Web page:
The Mersey Bluff is a significant Aboriginal cultural site. Walk the grounds to view historic petroglyphs and you may encounter some local wildlife. The Bluff is an extremely popular patrolled swimming beach with a fantastic playground for children to burn off some energy.

Continue on the walking track to the Bass Strait Maritime Centre, Devonport’s maritime and social history museum. Marvel at the roll-on-roll off ferries that have serviced the Strait over the years. Feeling adventurous? Test out your skills on the steamship simulator.

At midday, check in to your modern two-bedroom family apartment at the Waterfront Apartments. Your accommodation is right next door to a children-friendly café and 18-hole mini golf course, set alongside the Mersey River. Take a walk into the city or ride your bikes along the Devonport cycle and walking tracks.

The Visitor Information Centre and Devonport Regional Gallery are located at the Paranaple Arts Centre where you can pick up some maps of the region and see the most recent contemporary art exhibitions on show. The Gallery always has hands-on creative learning activities for the children and workshop space open to the public. Retail and dining options are all within walking distance. After lunch, join the 2pm guided tour of Home Hill, a National Trust property and the family home of Joseph Lyons and his wife Dame Enid. Joe was Australia’s 10th, and only Tasmanian, Prime Minister. Dame Enid is the most decorated woman in Australian history, having received a Dame Grand Cross of the Order of the British Empire and a Dame of the Order of Australia. She is also the first woman elected to the House of Representatives and to hold a seat in the federal senate. Take the tour and be awe of this extraordinary woman.

Barclay Motor Inn, Gateway Hotel, Mersey Bank Apartments and Stony Rise Cottages are other wonderful options for your three-night stay in Devonport.

Day 2: Along the Coast to Stanley

Today you will indulge your senses on a day trip to the historic township of Stanley. Follow the Cradle to Coast Tasting Trail as you make your way to Stanley. Indulge in berry delights or pick your own at the Turners Beach Berry Patch. For award-winning honey, pop into Mawbanna for the Blue Hills Honey Experience.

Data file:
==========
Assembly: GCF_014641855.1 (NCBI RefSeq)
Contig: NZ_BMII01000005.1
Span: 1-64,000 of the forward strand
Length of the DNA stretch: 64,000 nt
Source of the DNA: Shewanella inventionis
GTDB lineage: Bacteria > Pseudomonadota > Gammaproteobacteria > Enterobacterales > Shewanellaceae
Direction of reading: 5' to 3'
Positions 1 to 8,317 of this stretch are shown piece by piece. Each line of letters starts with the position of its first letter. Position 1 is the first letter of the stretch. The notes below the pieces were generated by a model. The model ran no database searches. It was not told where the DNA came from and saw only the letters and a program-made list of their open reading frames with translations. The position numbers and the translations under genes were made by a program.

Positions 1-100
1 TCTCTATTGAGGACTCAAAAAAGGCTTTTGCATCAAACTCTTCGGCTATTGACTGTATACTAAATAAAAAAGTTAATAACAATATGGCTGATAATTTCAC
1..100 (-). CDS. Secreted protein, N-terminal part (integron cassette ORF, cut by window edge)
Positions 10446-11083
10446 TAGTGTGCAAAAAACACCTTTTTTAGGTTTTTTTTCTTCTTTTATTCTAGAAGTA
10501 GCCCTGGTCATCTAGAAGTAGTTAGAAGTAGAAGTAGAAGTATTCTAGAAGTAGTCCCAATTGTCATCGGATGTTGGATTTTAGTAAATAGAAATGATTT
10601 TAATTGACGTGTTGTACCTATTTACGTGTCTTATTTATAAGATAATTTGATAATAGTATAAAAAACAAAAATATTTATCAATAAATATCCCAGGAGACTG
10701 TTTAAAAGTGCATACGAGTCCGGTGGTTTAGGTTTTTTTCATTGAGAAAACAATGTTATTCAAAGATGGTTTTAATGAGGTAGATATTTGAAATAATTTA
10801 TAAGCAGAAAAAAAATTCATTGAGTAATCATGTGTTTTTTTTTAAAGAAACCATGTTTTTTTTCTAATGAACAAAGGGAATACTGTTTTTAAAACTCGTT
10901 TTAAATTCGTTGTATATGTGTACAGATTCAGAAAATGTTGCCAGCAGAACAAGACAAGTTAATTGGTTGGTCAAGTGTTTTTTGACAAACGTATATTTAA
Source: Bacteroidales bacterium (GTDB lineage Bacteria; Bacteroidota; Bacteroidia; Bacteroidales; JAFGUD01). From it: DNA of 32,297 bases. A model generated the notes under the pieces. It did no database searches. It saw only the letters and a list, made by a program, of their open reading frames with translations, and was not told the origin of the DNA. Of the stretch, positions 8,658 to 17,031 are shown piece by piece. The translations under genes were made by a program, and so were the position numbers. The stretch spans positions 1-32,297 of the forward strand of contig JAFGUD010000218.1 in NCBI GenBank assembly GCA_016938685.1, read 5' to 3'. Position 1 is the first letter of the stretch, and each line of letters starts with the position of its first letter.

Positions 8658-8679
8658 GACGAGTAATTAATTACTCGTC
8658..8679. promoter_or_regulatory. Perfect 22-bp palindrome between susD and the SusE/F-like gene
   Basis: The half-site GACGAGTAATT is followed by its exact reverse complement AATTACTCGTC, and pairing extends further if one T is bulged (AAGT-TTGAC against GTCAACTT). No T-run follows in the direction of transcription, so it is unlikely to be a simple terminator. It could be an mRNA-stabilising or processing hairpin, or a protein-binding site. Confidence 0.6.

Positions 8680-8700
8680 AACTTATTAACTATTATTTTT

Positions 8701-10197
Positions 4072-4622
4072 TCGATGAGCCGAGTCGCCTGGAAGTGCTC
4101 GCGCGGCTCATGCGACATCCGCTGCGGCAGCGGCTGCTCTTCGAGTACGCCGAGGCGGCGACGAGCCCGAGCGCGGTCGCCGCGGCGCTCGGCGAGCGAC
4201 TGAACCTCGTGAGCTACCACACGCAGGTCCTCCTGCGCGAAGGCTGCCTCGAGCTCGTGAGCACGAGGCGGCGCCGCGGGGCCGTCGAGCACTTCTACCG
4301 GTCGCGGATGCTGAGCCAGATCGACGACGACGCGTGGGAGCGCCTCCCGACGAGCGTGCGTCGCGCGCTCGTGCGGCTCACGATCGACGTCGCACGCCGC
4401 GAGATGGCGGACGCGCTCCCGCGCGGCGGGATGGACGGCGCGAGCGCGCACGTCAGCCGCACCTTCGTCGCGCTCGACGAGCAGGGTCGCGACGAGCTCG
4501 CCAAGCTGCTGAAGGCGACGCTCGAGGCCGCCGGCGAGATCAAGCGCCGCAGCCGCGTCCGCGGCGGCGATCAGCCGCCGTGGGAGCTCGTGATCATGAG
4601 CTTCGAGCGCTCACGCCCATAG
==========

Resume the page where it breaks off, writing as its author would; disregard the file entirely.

Once you arrive in the historic town of Stanley make your way to the base of the Nut. Catch a ride up on the chairlift to the top or if you feel like a workout, take the walking path. Once at the top take the one-hour circuit track and experience wonderful views along the coast.

Everyone will have worked up an appetite, so enjoy local seafood at one of the many Stanley eateries. After lunch, stroll the historic town of Stanley and visit the cottage where Joseph Lyons was born. On your drive back to Devonport call into the seaside village of Penguin and take some photos with the Big Penguin that dominates the main street. Back in Devonport, pop into Market Square and grab a pre-dinner drink at the boutique distillery or brewery, before dining at one of the many restaurants in town. At dusk head to Lillico Beach to see the little penguins return to their burrows.

Make sure you take a coat. It can be very cold waiting for the engaging little creatures to make their way up the beach.

Day 3: Cradle Mountain

Today’s adventure is to the iconic Cradle Mountain-Lake St Clair National Park, part of the Tasmanian Wilderness World Heritage area. Travel via Sheffield, the town of murals to take in the majestic views of Mount Roland. Sheffield hosts an annual Mural Fest competition which attracts artists from all over the world. Grab a coffee at one of the many local cafes and continue your journey to Cradle Mountain. Take the bus into Dove Lake and walk the famous 6km track around the lake. After your walk, head to Devils at Cradle. Take a Keeper Tour of the sanctuary and learn about this charismatic and unique Tasmanian animal. Make your way back to Devonport taking in the Novelty Letterbox Trail through Wilmot, Valley of Views. There are approximately 80 extravagantly decorated letterboxes to look out for on the trail from Moina towards Forth.

Day 4: Wrap-Up and Souvenirs

Start your day at House of Anvers Chocolate Factory, tasting and retail centre, café and museum. If you visit in winter do not leave without a packet of their famous snowballs - you won’t be disappointed. Next up, visit the Tasmanian Arboretum, a 66-hectare botanic garden with a resident platypus and birdlife in abundance. Head out to Northdown for lunch at the family-owned Ghost Rock Wines. Buy direct from the cellar door and enjoy the family-friendly cafe. After lunch visit Spreyton’s award-winning Simon Martin Whips and Leathercraft. This is a unique attraction for the whole family. Next up take the extraordinary 45-minute return ride on the Don River Railway. The train runs on the Melrose Line through the beautiful Don Reserve to the junction at Coles Beach.

Enjoy a relaxing final evening in Devonport at one local restaurants overlooking Bluff Beach, taking in the evening sea view.